Or, do you HAVE to eat more calories do get stronger and gain muscle? Personally, i don't know if i believe this, because when i first started i weighed 143lbs and i could overhead shoulder press 30lb dumbbells. Now, i can overhead shoulder press 60lb dumbbells in each hand, but only weigh 147lbs. I don't eat over maintenance...I've also increased everything...My squat went from 85 and being sore, to 185 and not being sore...

    Would this be considered newbie gains, or is it possible you can gain muscle without gaining fat slowly...Because i count calories and i am 100% positive i do not eat over maintenance and i do HIIT cardio 2x a week. If i haven't gained muscle, i've obviously gained strength...Is their a difference between strength and muscle?
    rep ranges have a lot to do with this. also, for general strength, olympic lifts, especially in the lower rep range are brutal ways of increasing strength, yet none of them look like bodybuilders...
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    Quote Originally Posted by Mulletsoldier View Post
    I am in a hurry, and will comment more later, but eating an excess amount of protein can lead to adipose [fat gain]. Proteins are converted to glucose, with the rate dependent on the protein's specific amino-acid composition. In an average sense, about 60g out of every 100g of liver of muscle-tissue protein can be converted to glucose.
    Wow, this is interesting? How much is too much? For instance, if i eat 2400 calories, how much protein would be too much. I'm 5'7 147.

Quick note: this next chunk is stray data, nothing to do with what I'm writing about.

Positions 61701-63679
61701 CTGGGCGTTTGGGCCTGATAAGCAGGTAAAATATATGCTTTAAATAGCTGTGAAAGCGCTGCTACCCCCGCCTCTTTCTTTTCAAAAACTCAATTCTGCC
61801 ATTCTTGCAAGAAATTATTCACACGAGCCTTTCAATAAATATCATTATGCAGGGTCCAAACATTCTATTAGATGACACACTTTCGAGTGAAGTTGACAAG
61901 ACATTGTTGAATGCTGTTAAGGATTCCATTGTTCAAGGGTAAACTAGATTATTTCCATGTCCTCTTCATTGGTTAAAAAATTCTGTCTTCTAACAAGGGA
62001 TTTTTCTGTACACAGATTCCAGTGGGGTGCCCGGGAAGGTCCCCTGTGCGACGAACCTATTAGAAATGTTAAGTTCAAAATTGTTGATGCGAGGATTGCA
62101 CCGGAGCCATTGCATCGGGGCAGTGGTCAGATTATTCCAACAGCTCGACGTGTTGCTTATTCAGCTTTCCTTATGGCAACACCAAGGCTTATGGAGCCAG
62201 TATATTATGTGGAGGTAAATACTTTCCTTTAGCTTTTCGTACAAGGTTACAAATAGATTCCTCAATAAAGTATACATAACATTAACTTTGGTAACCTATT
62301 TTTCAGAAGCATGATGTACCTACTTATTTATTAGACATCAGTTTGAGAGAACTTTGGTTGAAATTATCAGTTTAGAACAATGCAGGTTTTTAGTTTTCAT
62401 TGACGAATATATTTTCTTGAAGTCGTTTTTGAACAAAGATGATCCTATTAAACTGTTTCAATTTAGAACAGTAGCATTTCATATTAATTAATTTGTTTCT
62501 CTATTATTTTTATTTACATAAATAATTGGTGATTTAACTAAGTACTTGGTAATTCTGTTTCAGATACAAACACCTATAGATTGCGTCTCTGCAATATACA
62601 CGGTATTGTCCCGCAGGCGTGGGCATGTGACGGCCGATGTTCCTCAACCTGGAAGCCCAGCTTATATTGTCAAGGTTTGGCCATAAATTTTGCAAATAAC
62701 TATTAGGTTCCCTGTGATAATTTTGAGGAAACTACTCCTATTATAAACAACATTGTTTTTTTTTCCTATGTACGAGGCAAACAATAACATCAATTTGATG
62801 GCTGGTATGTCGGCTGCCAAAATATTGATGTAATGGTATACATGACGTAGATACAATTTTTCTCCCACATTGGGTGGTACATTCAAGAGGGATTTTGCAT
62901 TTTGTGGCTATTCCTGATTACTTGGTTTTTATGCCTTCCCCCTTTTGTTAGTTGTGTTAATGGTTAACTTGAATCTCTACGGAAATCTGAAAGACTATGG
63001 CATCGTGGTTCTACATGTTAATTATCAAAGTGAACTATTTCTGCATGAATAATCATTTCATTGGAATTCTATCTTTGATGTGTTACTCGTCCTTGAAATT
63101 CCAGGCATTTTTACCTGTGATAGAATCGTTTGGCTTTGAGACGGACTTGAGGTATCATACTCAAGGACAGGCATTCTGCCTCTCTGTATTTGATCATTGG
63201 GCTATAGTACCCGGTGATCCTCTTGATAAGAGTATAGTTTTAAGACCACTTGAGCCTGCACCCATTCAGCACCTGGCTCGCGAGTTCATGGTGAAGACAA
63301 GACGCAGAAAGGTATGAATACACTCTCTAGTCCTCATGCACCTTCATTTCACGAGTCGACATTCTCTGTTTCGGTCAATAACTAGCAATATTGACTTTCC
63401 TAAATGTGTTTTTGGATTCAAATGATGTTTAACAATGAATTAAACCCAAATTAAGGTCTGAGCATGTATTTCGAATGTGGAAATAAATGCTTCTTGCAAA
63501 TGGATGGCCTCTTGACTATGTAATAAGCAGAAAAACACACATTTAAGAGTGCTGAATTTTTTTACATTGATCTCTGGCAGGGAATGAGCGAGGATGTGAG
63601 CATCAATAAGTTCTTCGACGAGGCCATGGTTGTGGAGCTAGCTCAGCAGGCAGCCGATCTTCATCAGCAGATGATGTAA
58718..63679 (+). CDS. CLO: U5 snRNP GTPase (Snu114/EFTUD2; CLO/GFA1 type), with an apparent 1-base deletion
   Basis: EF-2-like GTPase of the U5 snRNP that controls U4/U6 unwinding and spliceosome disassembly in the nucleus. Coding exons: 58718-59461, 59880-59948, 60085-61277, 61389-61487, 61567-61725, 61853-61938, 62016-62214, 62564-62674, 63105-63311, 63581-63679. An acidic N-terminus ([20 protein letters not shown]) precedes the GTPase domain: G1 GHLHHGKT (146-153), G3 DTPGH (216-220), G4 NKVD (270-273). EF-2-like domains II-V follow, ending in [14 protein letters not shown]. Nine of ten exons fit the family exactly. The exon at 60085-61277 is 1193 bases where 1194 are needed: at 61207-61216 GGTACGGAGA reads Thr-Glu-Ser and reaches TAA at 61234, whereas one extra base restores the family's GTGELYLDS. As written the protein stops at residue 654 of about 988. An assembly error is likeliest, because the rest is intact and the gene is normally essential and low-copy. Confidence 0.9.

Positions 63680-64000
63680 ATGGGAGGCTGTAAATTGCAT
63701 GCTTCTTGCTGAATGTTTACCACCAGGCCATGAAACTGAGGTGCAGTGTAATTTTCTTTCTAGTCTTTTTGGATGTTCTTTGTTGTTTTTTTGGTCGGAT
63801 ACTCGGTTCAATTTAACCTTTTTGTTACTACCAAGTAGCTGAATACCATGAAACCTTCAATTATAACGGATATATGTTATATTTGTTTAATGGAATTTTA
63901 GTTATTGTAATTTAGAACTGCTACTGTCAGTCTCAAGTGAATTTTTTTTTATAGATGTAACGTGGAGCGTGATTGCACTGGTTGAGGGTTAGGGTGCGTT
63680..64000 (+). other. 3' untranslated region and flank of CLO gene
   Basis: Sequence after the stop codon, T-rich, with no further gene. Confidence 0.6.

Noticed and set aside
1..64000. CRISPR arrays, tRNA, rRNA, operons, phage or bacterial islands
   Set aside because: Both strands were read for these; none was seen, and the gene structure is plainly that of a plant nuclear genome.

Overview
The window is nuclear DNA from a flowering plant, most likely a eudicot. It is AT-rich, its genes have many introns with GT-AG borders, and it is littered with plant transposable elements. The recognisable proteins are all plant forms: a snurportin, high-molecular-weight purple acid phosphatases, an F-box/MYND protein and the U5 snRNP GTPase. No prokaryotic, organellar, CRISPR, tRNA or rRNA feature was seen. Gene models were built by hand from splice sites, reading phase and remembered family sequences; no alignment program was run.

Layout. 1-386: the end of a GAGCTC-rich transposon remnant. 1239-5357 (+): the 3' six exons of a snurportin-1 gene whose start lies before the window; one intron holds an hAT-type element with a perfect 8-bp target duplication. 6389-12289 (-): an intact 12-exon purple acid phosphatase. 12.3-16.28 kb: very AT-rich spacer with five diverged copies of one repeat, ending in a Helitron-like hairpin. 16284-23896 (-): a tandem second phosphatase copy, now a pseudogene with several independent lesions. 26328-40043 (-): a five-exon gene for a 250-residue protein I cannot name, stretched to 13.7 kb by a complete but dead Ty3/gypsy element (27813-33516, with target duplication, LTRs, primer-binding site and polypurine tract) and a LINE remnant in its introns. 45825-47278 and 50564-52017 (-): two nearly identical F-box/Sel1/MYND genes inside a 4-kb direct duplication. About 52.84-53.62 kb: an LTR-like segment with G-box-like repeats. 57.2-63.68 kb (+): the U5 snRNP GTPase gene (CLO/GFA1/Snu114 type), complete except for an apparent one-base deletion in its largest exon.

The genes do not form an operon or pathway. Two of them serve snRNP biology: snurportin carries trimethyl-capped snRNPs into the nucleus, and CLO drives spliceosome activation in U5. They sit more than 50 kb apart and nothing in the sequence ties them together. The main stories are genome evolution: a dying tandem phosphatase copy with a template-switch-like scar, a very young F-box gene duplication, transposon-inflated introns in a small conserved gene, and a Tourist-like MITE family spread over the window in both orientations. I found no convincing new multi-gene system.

I guess i wouldn't mind adding a little weight, but i'm pretty athletic right now and don't want to lose that. Also, i just gain weight in my gut and i don't want that either. I'm trying to just eat over maintenance...
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    Quote Originally Posted by Mulletsoldier View Post
    I am in a hurry, and will comment more later, but eating an excess amount of protein can lead to adipose [fat gain]. Proteins are converted to glucose, with the rate dependent on the protein's specific amino-acid composition. In an average sense, about 60g out of every 100g of liver of muscle-tissue protein can be converted to glucose.
    That's true to an extent, but more specifically protein molecules must be broken down into amino acids. Among those amino acids only alanine can be directly converted to glucose in the liver. Other amino acids such as leucine, isoleucine, alanine (again), and valine can be converted into metabolic intermediates in muscle cells and enter bioenergetic pathways.
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    I think a lot of it has to do with genetics. I can gain lean muscle mass without eating calories over maintenance.
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    Training is also going to strengthen your nervous system and create better firing patterns in your neurons which will increase your strength without a lot of muscular hypertrophy.
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    Personaly..to gain muscle , when you first start training, gains can come easily and quickly, if you are eating enough, if your not then you wont gain, a car wont run without fuel, a baby eats food to grow, its in our nature.
    To be muscular with little fat, that depends on genetics generaly, i can eat 6000 calories a day, and not gain fat, but continue to add lbm, Im a mesomorph, my metabolism is high, and im predisposed to being lean and athletic, so i have an advantage here, but to be big, im at a disadvantage, my muscles grow slower than an endomorph, they gain weight quicker but more strength and muscle size too, with less calories needed.